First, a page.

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Stephen Colbert gets consolation namesake prize from NASA

Colbert Report, Stephen Colbert, treadmill, NASAStephen Colbert did not get his name emblazoned on a new node for the International Space Station (ISS)—but he did get an ISS treadmill named in his honor.

Astronaut and ISS veteran Sunita Williams appeared last night on the Colbert Report to unveil the name selected by NASA for the forthcoming ISS Node 3, a module that will house life-support equipment, a viewing cupola and a control station for a robotic arm. NASA decided not to go with "Colbert," the winner of an online poll the space agency conducted to help select a name for the node. (Colbert had urged viewers to write in his name, inciting a surge of votes that vaulted him into the top slot.)

The comedian appeared crestfallen as Williams announced that NASA had chosen to name the module "Tranquility," another write-in suggestion and a nod to the 40th anniversary in July of Apollo 11's landing on the moon at the Sea of Tranquility. But she quickly lifted Colbert's spirits by informing him that the ISS's new treadmill, scheduled for launch in August, will be christened the Combined Operational Load Bearing External Resistance Treadmill, or COLBERT.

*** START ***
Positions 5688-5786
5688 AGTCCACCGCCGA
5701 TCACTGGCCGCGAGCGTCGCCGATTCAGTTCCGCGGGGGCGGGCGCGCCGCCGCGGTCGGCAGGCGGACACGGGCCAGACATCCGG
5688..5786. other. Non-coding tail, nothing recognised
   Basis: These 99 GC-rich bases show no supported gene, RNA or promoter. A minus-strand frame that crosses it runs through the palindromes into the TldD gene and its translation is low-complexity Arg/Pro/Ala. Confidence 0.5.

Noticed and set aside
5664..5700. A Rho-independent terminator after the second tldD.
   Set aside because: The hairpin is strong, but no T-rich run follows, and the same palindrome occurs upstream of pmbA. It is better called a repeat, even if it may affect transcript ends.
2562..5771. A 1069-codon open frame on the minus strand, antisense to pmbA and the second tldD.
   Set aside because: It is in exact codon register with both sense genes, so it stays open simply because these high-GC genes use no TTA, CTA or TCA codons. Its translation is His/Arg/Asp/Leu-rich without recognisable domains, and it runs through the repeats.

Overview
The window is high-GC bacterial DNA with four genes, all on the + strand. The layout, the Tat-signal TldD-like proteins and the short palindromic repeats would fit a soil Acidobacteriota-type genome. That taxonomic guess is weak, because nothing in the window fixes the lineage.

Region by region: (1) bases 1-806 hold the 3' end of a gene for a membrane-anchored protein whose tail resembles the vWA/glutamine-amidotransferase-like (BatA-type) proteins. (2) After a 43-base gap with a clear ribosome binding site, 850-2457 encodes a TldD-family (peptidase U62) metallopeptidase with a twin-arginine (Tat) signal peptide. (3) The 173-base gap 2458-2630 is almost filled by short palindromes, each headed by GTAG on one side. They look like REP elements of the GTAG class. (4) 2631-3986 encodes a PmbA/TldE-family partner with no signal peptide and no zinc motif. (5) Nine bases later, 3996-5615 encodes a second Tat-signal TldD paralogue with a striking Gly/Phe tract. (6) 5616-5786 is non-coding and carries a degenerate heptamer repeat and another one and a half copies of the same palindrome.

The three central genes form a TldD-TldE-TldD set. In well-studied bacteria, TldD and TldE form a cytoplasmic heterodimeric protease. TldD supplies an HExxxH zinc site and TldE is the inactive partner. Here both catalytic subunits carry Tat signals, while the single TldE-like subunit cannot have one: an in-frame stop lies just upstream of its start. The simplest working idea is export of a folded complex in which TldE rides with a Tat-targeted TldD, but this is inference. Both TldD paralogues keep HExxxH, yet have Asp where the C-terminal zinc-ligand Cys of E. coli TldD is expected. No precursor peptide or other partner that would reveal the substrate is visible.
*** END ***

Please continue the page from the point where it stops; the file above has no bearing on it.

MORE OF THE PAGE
Williams assured the TV faux-news anchor that even without a node to call his own, his name would ring out from space. "Those will be the words that will be passed down on space-to-ground: 'It's time for me to jump on COLBERT,'" she joked.

Colbert seemed appeased by the modified honor, especially after seeing his face on a patch for COLBERT (above left). "I think the treadmill is better than a node," he told Williams. "You know why? The node is just the box for the treadmill."

Exercise on the ISS is no laughing matter—numerous studies have shown that extended stays in microgravity cause precipitate losses in bone and muscle mass. NASA has funded research to track the physiological effects of spaceflight in hopes of improving exercise regimens and equipment aboard the ISS and in future long-duration journeys.

Patch courtesy of NASA

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